Back out the mainspring adjustment screw. I don't weaken mainsprings nor do I fan a BP Rev. Would suggest using an 1851 Navy for fanning. When you lighten the hammer you risk blowback from the Cone or nipple upon ignition. I rather have the hammer stay forward on the cone...less irratic shot groups.

I won't tell someone to hour glass a mainspring a little at a time with a dremel.(in the middle below the curve on the straight part.) So if you do it it's on you...don't trim it too much and polish it smooth afterwards.

I din't tell ya nuttin',


July 20, 2008, 07:54 AM
When the experts demonstrate that technique, they always seem to have this heavy leather glove on the fanning hand. That is easier than trying to adjust the pistol.

July 20, 2008, 03:30 PM

Back to the future to the past and sideways!

Its the late '50s and early '60s again and fanning and slip fireing are raising there ugly heads again.

Yes, those wonderful days when doctors used to use the term "gunfighters' syndrome" to discribe a self inflicted gunshot wound to the leg or hip area.

You might want to find way back issues of Guns&Ammo etc from the late '50s and early '60s if yoy insist on mistreating a single action.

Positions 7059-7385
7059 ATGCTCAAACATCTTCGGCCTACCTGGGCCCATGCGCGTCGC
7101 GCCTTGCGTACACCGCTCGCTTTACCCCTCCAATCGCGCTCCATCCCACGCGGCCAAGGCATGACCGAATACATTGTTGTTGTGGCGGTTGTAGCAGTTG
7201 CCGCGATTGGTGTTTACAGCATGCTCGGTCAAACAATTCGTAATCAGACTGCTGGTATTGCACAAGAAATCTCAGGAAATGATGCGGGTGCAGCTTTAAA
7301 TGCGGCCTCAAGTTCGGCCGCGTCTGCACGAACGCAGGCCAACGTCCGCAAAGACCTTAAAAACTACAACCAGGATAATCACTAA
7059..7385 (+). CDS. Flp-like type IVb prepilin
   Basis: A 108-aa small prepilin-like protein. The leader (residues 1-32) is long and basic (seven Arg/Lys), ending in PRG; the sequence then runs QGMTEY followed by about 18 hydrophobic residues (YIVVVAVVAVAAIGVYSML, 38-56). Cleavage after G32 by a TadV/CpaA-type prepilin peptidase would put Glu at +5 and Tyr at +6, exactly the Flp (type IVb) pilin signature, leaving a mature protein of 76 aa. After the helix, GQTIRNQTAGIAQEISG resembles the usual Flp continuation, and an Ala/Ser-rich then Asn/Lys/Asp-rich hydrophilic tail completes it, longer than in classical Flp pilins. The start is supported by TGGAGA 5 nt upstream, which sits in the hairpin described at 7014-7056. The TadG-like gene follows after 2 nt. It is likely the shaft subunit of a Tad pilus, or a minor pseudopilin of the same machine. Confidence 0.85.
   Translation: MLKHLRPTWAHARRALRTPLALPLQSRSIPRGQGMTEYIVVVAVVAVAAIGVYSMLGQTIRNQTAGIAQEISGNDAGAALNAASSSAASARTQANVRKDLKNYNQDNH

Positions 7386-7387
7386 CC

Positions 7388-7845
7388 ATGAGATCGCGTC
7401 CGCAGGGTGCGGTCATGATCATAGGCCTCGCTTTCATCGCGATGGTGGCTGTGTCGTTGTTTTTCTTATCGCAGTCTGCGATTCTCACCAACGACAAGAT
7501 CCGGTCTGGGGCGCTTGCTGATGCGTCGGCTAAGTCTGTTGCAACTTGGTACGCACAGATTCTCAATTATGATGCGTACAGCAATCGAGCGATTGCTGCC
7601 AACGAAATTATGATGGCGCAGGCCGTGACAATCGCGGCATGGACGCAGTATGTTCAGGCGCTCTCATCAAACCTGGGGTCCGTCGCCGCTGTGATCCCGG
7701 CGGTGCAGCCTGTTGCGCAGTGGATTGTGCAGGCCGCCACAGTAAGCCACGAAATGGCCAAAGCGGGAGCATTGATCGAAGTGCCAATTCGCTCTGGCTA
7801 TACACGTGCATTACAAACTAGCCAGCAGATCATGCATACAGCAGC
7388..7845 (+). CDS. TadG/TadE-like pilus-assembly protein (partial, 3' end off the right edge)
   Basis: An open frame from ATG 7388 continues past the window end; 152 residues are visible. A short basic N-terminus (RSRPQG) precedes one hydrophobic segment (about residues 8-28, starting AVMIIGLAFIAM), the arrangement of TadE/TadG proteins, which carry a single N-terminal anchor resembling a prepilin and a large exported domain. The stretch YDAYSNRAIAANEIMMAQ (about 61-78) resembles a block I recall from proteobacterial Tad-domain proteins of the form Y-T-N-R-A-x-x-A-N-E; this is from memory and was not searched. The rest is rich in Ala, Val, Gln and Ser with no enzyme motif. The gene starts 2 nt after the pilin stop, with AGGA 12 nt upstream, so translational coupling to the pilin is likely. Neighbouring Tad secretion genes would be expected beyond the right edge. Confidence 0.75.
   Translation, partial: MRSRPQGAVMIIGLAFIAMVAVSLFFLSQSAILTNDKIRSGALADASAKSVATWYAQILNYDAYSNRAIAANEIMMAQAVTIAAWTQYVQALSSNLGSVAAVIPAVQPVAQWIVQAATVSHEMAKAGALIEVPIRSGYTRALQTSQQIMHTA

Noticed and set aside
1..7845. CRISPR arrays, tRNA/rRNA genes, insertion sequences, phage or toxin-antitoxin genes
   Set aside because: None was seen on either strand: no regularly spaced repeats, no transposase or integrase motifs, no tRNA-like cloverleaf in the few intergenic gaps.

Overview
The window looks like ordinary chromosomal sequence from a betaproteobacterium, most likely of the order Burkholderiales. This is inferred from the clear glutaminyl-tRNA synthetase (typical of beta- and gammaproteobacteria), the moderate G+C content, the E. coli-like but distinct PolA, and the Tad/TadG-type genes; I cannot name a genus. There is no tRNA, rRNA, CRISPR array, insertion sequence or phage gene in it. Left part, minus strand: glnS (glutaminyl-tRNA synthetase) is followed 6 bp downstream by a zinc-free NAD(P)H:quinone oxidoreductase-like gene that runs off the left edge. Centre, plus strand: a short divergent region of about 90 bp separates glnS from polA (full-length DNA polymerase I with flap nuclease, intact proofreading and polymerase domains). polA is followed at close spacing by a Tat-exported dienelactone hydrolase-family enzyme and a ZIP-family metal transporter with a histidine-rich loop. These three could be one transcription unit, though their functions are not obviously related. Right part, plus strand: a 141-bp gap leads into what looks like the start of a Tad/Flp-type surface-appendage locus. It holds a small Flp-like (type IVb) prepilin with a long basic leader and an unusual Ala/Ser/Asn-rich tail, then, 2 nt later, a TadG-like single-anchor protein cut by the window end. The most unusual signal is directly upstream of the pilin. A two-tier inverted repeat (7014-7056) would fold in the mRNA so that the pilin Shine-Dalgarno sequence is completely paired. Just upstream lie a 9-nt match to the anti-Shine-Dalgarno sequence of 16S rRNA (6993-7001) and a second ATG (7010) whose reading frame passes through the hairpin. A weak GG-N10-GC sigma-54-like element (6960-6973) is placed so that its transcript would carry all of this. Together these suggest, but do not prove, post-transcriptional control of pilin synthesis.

Didn't Sammy Davis Jr. (rat pack) do that sort of thing? Memory hazy, fadeing, fadeing.......

-Bob Hollingsworth

July 20, 2008, 04:41 PM
I had an old brass frame Remington I didn`t want anymore I took it out and abused it by fanning ...dang if it didn`t fan as well a ole Clint Eastwood could have done it ..I didn`t hit my target , but it was fun for just that one time ..I ended up chopping the pistol up and useing it to pratice gunsmithing skills ( Mayor Sugery ) I wouldn`t have ever learned on my good guns , like cutting dovetails in the barrel ...all thats left is a box of parts .So much for the apple of some Itilian gun designers eye .

July 20, 2008, 05:28 PM
The 'experts' who do this for a living (old west demonstrations and exhibitions) not only wear heavy gloves, the guns are highly modified and maintained DAILY. In fact, they'll have several guns modified and available because the guns don't last long without complete rebuilding.

July 20, 2008, 07:04 PM

There's some good spinning videos in this thread including Sammy Davis Jr..
Who said that we never have fun on the THR BP forum? ;)